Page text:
Thursday, 10 May 2007

The Blair Legacy - what has it given me?

10 years ago I walked into an election night party crammed full of my university friends. As I entered Sam, the host, took one look at me and declared to the crowd "You voted Tory didn't you". I was the only person in that room who had not voted for Tony Blair.

Having said that the next day ,as I watched Tony arrive at number 10, I was caught up in the hope, hope for a new vision, for investment in trains that worked, hospitals and schools that we needed. I was prepared to pay Tony's taxes if they rebuilt Britain.

This week I sorted out some papers and found my great-grandfather's obituary. He had been involved in local government in Cambridge for 52 years from 1892-1944. He founded the school dental service that was then adopted nationally (today we fight to find NHS dentists), he worked to improve housing for young people and secured playing fields for schools. He fought to expand the hospital and give it sound finances. Today, 100 years on, I am still fighting the same battles as my great grandfather.

What has Tony given me personally? This week, this month, this year.

OK money has been spent on health - but not sensibly. Today I've been discussing our council's response to the proposals for "saving" one of our local hospitals. All of the proposals involved cuts - some of the "cuts" are spun as "restructurings". We are one of the fastest growing parts of the country, we need more health services not less. Couple this with hearing that we are now the worst European country for Cancer care (my husband's speciality) and that our doctors and nurses won't receive the same training he did - I am let down. 10 years ago I gave birth to my first child. I speak to midwives now and am glad that I am not testing the maternity services of today.

Education 20 years ago as a student I used to go into classrooms as a volunteer to help with the gifted mathematicians in local primary schools. Back then the teachers had time to greet me with a plan for the lesson, had time to suggest activities, to get feedback, to plan the next week's session. Today I still help as a volunteer and run a maths-games club at a local school - the teachers are wonderful but they are more stretched- they just don't have the time. It is my view based on personal observations that the education of our nations best and brightest has gone backwards.

Trains, Roads, Transport Tony, if you had told me you were going to build trains and roads that worked I would have happily given you all the tax you wanted. Instead I still sit in traffic jams. Wasted years, wasted time, wasted chances.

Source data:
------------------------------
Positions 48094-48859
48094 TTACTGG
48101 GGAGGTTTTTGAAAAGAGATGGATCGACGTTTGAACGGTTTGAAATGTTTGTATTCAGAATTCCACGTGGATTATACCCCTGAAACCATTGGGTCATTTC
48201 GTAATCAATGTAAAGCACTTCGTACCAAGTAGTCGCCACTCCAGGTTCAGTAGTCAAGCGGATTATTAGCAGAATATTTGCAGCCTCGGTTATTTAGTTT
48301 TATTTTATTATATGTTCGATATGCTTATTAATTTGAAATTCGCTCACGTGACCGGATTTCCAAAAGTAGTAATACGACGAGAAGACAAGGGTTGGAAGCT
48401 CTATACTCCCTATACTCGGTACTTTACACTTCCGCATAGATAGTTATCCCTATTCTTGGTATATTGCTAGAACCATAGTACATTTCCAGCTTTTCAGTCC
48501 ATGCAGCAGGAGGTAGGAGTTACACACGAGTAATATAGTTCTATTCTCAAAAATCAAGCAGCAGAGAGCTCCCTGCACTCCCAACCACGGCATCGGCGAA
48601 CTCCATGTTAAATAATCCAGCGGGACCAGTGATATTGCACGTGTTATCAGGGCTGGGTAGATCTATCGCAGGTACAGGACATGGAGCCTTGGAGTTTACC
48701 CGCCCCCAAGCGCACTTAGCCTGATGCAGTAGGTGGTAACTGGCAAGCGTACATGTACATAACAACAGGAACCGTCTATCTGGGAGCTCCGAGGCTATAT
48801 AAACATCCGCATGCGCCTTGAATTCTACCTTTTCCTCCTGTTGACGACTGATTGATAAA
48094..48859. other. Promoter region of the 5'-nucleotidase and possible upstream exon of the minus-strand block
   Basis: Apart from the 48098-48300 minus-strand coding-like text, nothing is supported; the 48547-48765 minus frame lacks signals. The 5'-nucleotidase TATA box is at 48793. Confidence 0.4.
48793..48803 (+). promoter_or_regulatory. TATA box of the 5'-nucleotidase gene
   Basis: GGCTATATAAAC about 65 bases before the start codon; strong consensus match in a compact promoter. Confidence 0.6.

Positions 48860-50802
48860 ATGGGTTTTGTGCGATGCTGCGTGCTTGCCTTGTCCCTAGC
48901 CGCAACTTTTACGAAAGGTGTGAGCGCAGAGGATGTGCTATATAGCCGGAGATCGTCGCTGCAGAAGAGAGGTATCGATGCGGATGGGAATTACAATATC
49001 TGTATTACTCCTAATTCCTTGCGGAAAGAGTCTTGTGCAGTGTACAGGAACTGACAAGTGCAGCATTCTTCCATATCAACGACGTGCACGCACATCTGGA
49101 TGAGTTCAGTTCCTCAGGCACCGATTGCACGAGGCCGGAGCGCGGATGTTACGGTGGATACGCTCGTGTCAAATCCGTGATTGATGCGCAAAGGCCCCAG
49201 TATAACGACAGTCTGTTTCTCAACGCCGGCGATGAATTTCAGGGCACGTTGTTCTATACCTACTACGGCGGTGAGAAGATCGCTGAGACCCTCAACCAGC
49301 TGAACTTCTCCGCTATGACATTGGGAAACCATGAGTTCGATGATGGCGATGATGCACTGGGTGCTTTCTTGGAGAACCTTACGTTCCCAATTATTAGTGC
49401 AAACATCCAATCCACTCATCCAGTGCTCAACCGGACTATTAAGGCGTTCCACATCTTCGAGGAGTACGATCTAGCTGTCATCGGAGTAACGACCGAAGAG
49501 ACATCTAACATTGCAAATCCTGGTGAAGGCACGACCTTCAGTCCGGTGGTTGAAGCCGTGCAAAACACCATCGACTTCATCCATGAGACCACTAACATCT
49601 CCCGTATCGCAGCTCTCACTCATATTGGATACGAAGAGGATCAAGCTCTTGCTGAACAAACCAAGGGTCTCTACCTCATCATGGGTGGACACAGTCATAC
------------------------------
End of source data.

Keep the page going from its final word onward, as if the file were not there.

Northern Ireland Tony's final glory - peace in our nation. I grew up in Northern Ireland. I know what it is like to be in a classroom when a bomb blasts the glass through the windows. Omagh, my town, was ripped to pieces after the first peace agreement was supposedly settled. It is a wonderful hope that no child of today should have to face that fear.

When I was a child if we drove across the border it was like stepping back in time, roads were dreadful, rural homes were lucky to have ropey electricity and dodgy water. Even 20 years ago, as a student, Dublin showed the visitor the three Ds: Drugs, Drunks and Deprivation. There was a huge income differential between North and South. In my personal view, that differential caused much of the tension. It has changed so much. The South is now the wealthy nation - economic tensions have been removed.

"Peace" in Northern Ireland was started by John Major but in war-torn areas history is hard to put behind you and a change of government and time from Tony did help. However, I believe that the final "peace" has more to do with the booming economy of the South leapfrogging that of the complacent UK.

I could go on........ crime, interest rates, litter, industry, Iraq, defence, but it's enough of a rant already.

1 comment:

Ellee said...

Your great grandfather sounds an interesting man. It's true about how our roads and public transport have been neglected, I mentioned this on Newmania's blog this week.

The lowest point for me was the death of Dr Kelly, a decent man, along with the innocent hostages in Iraq, Ken Bigley and Margaret Hassan.

John Major's role should not be forgotten with the Northern Ireland peace talks.

I have been told that it is Ed Miliband we should be watching, btw, not his brother David. He chould have his sights on the Labour leadership next time round.